No allotment today. I'm doing that much hard labour, I need to stay away every third day to recover, as I believe weight-lifters do. I used to ridicule folk who appeared to be addicted to the gym, but I understand them now - you can't beat that well-being sensation you get from the exercise-released endorphins.
The foundations consist of two courses of bricks, and a bottom layer of concrete. It goes right down into the subsoil, heavy orange clay. I'm surmising that Glasgow must have once been a glacial lake - according to Professor Wikipedia, clay is "associated with very low energy depositional environments such as large lakes and marine basins". All of the pebbles I've found would bear that out, there's a lot of quartz, smooth and round, what you'd find on the seashore.
Uncovering the foundations, and then digging down has left me with a trench which will extend across the width of the West bed, about 2 to 3ft deep, and 3ft wide. So I've inadvertently started to bastard-trench it. I wish I had some manure to hand. This is the shallowest top soil of the allotment that I've encountered so far - about a spit and half, most of the rest of it has been 2 or 3 spits. And this area is artificially raised by the presence of the foundations, so if the whole bed was level, there'd only be a half spit or so of top-soil.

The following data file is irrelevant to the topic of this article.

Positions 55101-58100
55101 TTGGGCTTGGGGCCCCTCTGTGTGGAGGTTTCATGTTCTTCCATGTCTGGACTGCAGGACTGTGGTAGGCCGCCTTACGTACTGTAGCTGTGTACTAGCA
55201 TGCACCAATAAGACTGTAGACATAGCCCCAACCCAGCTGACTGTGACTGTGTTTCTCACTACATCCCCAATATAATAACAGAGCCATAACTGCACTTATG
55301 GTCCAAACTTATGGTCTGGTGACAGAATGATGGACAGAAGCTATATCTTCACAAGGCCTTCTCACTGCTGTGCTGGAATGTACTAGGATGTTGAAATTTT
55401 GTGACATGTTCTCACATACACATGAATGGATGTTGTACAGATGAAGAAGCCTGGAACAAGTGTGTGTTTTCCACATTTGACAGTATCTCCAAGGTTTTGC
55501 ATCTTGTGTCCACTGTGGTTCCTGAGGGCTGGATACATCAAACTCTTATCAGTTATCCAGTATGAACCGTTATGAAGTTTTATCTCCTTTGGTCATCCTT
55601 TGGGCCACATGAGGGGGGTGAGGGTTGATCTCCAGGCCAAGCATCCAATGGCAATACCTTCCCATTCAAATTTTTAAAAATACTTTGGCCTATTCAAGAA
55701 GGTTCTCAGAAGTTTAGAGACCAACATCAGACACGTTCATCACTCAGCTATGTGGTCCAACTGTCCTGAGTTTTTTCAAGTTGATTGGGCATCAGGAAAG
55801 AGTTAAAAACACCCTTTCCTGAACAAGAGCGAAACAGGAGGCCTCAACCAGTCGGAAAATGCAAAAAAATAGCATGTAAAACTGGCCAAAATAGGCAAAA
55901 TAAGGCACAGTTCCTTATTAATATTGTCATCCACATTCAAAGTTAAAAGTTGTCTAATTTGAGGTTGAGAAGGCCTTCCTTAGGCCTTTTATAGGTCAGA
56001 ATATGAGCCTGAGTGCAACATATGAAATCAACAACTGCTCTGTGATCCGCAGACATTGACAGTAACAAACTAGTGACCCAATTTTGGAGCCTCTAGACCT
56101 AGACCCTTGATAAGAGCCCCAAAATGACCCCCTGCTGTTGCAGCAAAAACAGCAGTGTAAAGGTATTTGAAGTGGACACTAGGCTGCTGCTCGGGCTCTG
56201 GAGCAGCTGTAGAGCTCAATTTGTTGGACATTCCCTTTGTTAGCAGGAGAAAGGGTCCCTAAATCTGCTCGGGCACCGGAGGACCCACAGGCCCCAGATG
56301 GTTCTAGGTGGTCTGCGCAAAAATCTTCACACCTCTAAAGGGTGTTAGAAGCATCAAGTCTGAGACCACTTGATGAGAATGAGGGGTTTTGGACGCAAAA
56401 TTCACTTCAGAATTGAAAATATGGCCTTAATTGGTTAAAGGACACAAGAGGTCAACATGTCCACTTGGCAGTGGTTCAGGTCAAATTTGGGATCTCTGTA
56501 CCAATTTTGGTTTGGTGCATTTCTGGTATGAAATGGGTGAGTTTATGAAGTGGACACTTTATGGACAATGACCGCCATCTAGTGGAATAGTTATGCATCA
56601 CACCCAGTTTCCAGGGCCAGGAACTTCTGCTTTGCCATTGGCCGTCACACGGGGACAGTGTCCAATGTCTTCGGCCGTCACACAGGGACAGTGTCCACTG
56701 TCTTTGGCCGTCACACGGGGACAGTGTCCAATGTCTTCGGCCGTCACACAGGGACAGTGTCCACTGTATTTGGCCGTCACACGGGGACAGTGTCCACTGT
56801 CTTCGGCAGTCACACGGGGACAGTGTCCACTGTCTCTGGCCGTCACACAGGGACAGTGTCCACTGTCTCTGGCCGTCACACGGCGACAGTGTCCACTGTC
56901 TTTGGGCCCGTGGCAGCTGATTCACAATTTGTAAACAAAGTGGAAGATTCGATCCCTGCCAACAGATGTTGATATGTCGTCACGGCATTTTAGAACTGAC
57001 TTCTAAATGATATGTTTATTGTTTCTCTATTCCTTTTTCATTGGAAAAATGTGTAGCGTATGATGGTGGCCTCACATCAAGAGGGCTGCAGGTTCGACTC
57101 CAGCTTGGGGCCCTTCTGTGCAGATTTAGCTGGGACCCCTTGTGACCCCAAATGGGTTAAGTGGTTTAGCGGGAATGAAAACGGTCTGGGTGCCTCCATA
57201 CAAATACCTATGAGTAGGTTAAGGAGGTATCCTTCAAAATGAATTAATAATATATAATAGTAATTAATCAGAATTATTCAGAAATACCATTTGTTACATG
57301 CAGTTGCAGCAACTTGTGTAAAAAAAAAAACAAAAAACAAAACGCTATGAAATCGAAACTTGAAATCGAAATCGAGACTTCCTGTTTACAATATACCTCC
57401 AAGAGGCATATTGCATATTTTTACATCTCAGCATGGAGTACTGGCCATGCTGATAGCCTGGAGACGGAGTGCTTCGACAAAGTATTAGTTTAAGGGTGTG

So I'm going to take the level out of the subsoil, the clay. I'll barrow the clay to somewhere out of the way, and keep it covered so it doesn't dry out, and use it to line the pond. A proper clay-lined pond is a much more eco-friendly, logical and right-seeming idea in an allotment with heavy clay subsoil than plastic. And it's free, (apart from the prodigious amount of heavy dirty work that will need doing): that's proper allotmenteering.